To learn to fly in the UK is an ambition
that many people harbour and through the sport of gliding you can learn to fly
easily and effectively.
To start this experience most people begin by having Trial Lesson.
Below are just a few common Frequently Asked Questions and Answers.
Q. What is the different between a Voucher Trial Lesson and Just Turn Up Trial Lesson?
A. A Voucher Trial Flight can be pre-booked and you are guaranteed at least a 10 minute soaring flight or 2 flights. A Just Turn Up Trial lesson means that you may have to wait for your Trial Flight, you may only get a short 5 minute flight, if we are busy you may not fly at all.
Q. How long is a Trial Flight?
A. As gliders require rising columns of air called thermals to stay up, a head wind to launch into, it is very weather dependant. This is why we cannot guarantee how long you will be in the air. For one glider flight, the weather conditions will allow a Trial flight of about 10 minutes. Another glider flight later will only last 5 minutes.
Q. Can I take a camera/mobile phone up on my Trial lesson?
A.Due to the inherent danger of small objects finding their way into the control mechanisms, we have reluctantly decided to prohibit the use of mobile phones in flight, including their use for taking photos. Before getting in the glider, please put your mobile phone in a secure ZIPPED pocket or give it to the instructor to put in the glider’s luggage compartment. (Don’t forget it afterwards!)
Normally the object of a trial lesson is to give you experience of taking the controls and this is incompatible with photography. If you wish to forgo this opportunity, photography is only allowed using a camera having a secure neck or wrist strap.
Q. How can I join NVGC as a Trial Member?
A. NVGC has a 2 month Trial Membership Scheme . Click here for more details
Q. What makes thermals?
A. Rising columns of warm air are called thermals. They are generated by the sun heating the ground. Air when heated is lighter than the surrounding cooler air, this is likened a bubble. When heated sufficient the bubble breaks free of the ground and rises. The shape is said to be like a cone (small at the bottom and large at the top). As the warm bubble of air rises it expands even more, the higher it rises it is cooled by the surrounding air mass, at a certain point the air is cooled sufficiently to turn back into water vapour, they form Clouds. It is the visual site of the Clouds that allow glider pilots to find thermals. To use a these rising columns of warm air it is necessary for gliders to circle in them.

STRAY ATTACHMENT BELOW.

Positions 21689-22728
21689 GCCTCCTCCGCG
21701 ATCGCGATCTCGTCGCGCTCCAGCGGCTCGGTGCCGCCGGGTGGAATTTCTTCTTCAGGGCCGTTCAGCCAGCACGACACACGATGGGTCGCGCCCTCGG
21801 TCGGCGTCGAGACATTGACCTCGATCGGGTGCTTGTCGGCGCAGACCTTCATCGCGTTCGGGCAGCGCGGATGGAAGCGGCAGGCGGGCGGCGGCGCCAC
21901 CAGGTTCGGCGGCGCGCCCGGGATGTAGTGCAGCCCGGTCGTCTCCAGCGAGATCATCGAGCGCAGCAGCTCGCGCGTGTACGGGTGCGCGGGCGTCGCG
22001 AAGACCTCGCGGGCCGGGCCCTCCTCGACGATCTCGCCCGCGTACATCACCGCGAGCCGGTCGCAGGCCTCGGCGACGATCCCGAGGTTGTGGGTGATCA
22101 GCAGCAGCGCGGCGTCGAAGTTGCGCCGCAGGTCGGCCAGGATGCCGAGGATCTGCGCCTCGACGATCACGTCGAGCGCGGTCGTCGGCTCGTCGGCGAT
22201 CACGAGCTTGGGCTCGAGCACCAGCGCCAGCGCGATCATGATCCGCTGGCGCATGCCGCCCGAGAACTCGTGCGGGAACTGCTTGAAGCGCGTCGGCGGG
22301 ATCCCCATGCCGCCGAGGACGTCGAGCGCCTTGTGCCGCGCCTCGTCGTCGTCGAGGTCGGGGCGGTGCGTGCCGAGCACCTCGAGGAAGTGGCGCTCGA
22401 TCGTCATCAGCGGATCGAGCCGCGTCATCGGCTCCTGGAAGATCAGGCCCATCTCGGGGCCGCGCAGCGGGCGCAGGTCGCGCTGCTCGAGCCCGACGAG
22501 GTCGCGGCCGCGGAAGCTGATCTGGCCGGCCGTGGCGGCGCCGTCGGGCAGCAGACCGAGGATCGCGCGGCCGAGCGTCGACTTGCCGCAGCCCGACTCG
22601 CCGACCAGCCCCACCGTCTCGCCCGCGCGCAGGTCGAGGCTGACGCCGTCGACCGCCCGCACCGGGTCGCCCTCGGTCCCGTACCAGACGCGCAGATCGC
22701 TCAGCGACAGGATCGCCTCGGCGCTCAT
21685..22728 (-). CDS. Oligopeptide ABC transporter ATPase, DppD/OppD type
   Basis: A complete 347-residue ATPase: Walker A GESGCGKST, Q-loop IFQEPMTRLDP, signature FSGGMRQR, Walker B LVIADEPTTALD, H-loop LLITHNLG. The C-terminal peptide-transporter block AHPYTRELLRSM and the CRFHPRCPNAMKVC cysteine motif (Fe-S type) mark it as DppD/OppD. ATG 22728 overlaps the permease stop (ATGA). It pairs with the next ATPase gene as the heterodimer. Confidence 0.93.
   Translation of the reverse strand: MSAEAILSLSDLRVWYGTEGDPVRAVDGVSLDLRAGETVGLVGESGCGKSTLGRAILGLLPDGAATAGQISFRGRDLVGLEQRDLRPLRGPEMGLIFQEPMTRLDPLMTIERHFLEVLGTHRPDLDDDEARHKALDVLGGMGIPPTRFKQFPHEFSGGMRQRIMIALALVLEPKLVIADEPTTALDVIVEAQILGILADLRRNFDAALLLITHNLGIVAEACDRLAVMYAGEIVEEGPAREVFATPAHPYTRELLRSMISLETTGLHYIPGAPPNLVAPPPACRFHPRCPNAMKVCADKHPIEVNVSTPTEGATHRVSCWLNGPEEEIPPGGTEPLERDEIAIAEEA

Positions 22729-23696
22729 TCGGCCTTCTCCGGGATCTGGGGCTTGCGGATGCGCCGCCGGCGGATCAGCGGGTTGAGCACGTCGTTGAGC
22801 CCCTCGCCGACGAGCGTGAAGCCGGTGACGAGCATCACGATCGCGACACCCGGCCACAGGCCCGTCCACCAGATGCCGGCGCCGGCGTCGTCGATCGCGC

Q. Do I fly on my own?
A. Not to begin with. You will fly with an instructor who is trained to British Gliding Association standards until you are competent enough to go solo.
Q. How old do you need to be?
A. There is no minimum age limit as such, but you must be big enough for the straps to secure you well. On some gliders you may need to be heavy enough too. To go solo, you must be 16, but you can learn before this - many go solo on their 16th birthday! There is no maximum age limit, but after 70, you must have a medical every year.
Q. Are there weight restrictions?
A. Most gliders have a weight limit of 110kg (242 lbs) per seat. (16 stone with a 1 stone parachute takes you to the 17 stone maximum weight. The minimum limit varies from glider to glider, but this can often be made up for with ballast weights.
Q. Do I need to wear a parachute?
A. NVGC does have parachutes and insist on you using them. It is very rare indeed that they are used, but if you have a safety precaution available, why not use it?
Q. Are there height restrictions?
A. Generally, if you are 6'3" (190cm) or less, you should be fine. If you are taller, there may only be certain gliders you can fit into - it's worth asking the club you want to fly at.
Q. What weather can you fly in?
A. There are really only three things that stop us from flying - rain, low cloud and strong winds (more than 30mph!). We advise anyone who is intending to fly, telephone the Club in the morning between 09.30 and 10.00 to check we are flying, as there are certain conditions, which are not always apparent to you, when it is not possible to fly.
Q. How long does it take to go solo?
A. This depends very much on two factors. How often you turn up and how good you are! The absolute minimum (unless you have a power licence) is 20 flights, however more realistically; you can look at 40-100 flights.
Q. How much time does gliding take up?
A. Particularly when you are learning, it is good to go as often as you can. When you do go, you can expect to spend the good part of a day at the airfield. When you are not flying, you are normally expected to help get other people launched (this helps to keep the cost down!). NVGC is a non profit making Club where nobody is paid. NVGC works on the Team approach where everyone helps, to run the field, tow cables, winch (after suitable training), keep the log, retrieve gliders, get the equipment out in the morning and put it away in the evening plus much more.
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